Linux and UNIX Man Pages

Linux & Unix Commands - Search Man Pages

makecontext(3) [osx man page]

MAKECONTEXT(3)						   BSD Library Functions Manual 					    MAKECONTEXT(3)

makecontext, swapcontext -- modify and exchange user thread contexts LIBRARY
Standard C Library (libc, -lc) SYNOPSIS
#include <ucontext.h> void makecontext(ucontext_t *ucp, void (*func)(), int argc, ...); int swapcontext(ucontext_t *oucp, const ucontext_t *ucp); DESCRIPTION
The makecontext() function modifies the user thread context pointed to by ucp, which must have previously been initialized by a call to getcontext(3) and had a stack allocated for it. The context is modified so that it will continue execution by invoking func() with the argu- ments (of type int) provided. The argc argument must be equal to the number of additional arguments provided to makecontext() and also equal to the number of arguments to func(), or else the behavior is undefined. The ucp->uc_link argument must be initialized before calling makecontext() and determines the action to take when func() returns: if equal to NULL, the process exits; otherwise, setcontext(ucp->uc_link) is implicitly invoked. The swapcontext() function saves the current thread context in *oucp and makes *ucp the currently active context. RETURN VALUES
If successful, swapcontext() returns zero; otherwise -1 is returned and the global variable errno is set appropriately. ERRORS
The swapcontext() function will fail if: [ENOMEM] There is not enough stack space in ucp to complete the operation. SEE ALSO
setcontext(3), ucontext(3) BSD
September 10, 2002 BSD

Check Out this Related Man Page

MAKECONTEXT(3)						     Linux Programmer's Manual						    MAKECONTEXT(3)

makecontext, swapcontext - manipulate user context SYNOPSIS
#include <ucontext.h> void makecontext(ucontext_t *ucp, void *func(), int argc, ...); int swapcontext (ucontext_t *oucp, ucontext_t *ucp); DESCRIPTION
In a SysV-like environment, one has the type ucontext_t defined in <ucontext.h> and the four functions getcontext(), setcontext(), makecon- text() and swapcontext() that allow user-level context switching between multiple threads of control within a process. For the type and the first two functions, see getcontext(2). The makecontext() function modifies the context pointed to by ucp (which was obtained from a call to getcontext()). Before calling make- context(), one should allocate a new stack for this context, assigning to ucp->uc_stack, and define a successor context, assigning to ucp->uc_link. When this context is later activated (using setcontext() or swapcontext()) then first the function func is called, with the arguments specified following argc (where argc must contain the number of these arguments), and when this function returns, the successor context is activated. When the successor context pointer is NULL, the thread exits. The swapcontext() function saves the current context in the structure pointed to by oucp, and then activates the context pointed to by ucp. RETURN VALUE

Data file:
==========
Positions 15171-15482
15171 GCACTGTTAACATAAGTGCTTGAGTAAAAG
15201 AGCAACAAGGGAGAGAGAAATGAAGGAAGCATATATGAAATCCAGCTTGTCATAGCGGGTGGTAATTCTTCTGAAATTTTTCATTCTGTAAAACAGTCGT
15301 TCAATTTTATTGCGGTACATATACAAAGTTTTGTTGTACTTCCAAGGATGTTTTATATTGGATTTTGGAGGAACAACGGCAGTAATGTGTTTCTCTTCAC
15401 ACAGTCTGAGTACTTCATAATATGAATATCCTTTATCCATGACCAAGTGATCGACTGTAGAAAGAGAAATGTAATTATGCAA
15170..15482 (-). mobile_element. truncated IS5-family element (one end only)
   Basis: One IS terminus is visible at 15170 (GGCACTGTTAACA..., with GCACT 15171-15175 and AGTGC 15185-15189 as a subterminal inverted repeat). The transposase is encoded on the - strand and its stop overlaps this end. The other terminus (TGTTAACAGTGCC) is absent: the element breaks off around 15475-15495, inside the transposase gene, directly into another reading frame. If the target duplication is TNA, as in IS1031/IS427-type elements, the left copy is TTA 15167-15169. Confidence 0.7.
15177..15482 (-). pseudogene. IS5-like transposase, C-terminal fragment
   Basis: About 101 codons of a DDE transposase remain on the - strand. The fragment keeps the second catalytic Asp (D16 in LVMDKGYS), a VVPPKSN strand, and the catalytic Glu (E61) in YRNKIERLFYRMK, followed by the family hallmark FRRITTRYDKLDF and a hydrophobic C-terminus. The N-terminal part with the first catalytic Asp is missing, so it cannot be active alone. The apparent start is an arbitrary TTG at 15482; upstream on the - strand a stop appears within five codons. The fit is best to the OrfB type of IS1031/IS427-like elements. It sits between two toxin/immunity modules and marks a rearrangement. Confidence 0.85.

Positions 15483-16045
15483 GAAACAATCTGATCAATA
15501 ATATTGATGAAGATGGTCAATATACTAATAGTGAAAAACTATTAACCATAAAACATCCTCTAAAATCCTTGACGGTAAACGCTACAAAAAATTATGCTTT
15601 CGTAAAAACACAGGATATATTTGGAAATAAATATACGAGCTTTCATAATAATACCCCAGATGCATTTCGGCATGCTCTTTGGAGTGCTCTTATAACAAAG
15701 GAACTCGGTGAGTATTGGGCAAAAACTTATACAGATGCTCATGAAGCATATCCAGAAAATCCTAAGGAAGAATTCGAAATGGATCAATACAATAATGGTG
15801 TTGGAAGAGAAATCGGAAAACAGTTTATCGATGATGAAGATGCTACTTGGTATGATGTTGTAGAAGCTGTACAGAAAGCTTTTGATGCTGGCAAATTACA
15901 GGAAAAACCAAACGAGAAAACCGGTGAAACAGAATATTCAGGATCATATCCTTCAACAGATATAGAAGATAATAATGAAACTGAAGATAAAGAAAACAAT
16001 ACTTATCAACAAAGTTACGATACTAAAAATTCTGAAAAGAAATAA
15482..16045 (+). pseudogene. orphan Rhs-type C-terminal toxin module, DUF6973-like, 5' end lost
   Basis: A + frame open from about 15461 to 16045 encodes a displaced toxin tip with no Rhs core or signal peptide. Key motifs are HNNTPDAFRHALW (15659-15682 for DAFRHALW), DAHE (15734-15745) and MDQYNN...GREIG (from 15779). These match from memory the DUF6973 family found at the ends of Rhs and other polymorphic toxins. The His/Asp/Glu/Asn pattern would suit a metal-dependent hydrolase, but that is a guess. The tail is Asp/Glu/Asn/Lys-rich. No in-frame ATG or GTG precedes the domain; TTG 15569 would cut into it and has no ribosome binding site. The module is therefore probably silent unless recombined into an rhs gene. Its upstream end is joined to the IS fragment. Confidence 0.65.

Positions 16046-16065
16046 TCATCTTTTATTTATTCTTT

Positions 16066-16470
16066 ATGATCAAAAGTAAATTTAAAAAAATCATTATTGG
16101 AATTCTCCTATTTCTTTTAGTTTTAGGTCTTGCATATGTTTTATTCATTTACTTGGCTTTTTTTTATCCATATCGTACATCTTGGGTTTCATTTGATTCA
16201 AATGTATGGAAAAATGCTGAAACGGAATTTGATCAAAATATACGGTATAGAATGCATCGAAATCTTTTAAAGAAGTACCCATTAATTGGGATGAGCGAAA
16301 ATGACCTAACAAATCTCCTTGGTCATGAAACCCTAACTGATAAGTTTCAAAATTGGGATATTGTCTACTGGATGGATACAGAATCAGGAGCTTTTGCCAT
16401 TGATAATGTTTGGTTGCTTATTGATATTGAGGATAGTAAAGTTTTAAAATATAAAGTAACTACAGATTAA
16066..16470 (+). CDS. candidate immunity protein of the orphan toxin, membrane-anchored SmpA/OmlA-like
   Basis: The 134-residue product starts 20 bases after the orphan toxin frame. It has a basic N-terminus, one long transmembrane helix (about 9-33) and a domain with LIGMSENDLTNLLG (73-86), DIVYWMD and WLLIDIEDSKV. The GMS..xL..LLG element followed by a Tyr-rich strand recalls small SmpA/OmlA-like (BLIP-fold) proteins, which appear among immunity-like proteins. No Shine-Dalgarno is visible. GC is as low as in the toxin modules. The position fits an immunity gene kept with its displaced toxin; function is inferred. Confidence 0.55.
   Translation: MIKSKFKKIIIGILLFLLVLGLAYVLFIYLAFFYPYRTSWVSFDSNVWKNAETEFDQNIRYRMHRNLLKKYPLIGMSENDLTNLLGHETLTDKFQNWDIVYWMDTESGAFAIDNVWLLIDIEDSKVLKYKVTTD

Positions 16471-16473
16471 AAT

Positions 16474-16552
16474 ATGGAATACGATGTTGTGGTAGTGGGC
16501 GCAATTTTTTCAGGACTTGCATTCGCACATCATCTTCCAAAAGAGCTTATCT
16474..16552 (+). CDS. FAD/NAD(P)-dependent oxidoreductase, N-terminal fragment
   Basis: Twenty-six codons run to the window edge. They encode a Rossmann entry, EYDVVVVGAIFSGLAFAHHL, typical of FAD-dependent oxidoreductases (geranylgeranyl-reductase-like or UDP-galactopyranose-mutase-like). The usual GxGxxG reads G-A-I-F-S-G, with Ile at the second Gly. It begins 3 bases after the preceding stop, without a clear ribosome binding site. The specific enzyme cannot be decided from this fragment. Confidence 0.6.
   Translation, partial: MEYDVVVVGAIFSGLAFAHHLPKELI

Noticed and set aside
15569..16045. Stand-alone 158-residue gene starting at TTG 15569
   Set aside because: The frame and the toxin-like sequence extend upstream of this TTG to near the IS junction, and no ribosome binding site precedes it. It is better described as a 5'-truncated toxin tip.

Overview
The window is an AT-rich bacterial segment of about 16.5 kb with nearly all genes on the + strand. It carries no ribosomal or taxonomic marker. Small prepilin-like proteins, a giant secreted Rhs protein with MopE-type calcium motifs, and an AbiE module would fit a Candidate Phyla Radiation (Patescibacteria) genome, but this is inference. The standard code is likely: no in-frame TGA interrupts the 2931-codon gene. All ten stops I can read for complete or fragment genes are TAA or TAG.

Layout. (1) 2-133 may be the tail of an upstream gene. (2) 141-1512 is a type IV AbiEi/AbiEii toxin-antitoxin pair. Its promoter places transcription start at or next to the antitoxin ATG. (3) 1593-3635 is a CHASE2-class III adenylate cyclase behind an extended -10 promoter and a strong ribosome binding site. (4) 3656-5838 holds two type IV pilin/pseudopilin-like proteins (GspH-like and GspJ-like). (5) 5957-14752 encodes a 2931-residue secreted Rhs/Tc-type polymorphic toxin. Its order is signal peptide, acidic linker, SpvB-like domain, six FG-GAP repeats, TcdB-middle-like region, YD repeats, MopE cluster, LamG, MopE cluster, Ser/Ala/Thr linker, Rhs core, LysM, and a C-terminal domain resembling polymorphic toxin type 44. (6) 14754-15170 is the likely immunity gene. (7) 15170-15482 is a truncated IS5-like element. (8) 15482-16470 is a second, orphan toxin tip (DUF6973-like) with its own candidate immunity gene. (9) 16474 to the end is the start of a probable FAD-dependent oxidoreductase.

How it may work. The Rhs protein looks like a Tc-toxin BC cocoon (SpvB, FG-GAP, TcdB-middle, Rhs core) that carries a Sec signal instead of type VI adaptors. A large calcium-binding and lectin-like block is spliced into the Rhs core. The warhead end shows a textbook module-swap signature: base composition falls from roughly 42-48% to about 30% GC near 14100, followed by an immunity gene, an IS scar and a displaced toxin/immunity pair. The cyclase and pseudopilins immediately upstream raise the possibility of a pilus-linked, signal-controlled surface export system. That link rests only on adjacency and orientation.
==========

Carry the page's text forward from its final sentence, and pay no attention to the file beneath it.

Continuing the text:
When successful, makecontext() returns 0 and swapcontext() does not return. (But we may return later, in case oucp is activated, in which case it looks like swapcontext() returns 0.) On error, both return -1 and set errno appropriately. ERRORS
ENOMEM Insufficient stack space left. NOTES
The interpretation of ucp->uc_stack is just as in sigaltstack(2), namely, this struct contains start and length of a memory area to be used as stack, regardless of the direction of growth of the stack. So, it is not necessary for the user program to worry about this direction. CONFORMING TO
SUSv2, POSIX 1003.1-2001. SEE ALSO
getcontext(2), sigaction(2), sigaltstack(2), sigprocmask(2), sigsetjmp(3) Linux 2.4 2001-11-15 MAKECONTEXT(3)
Man Page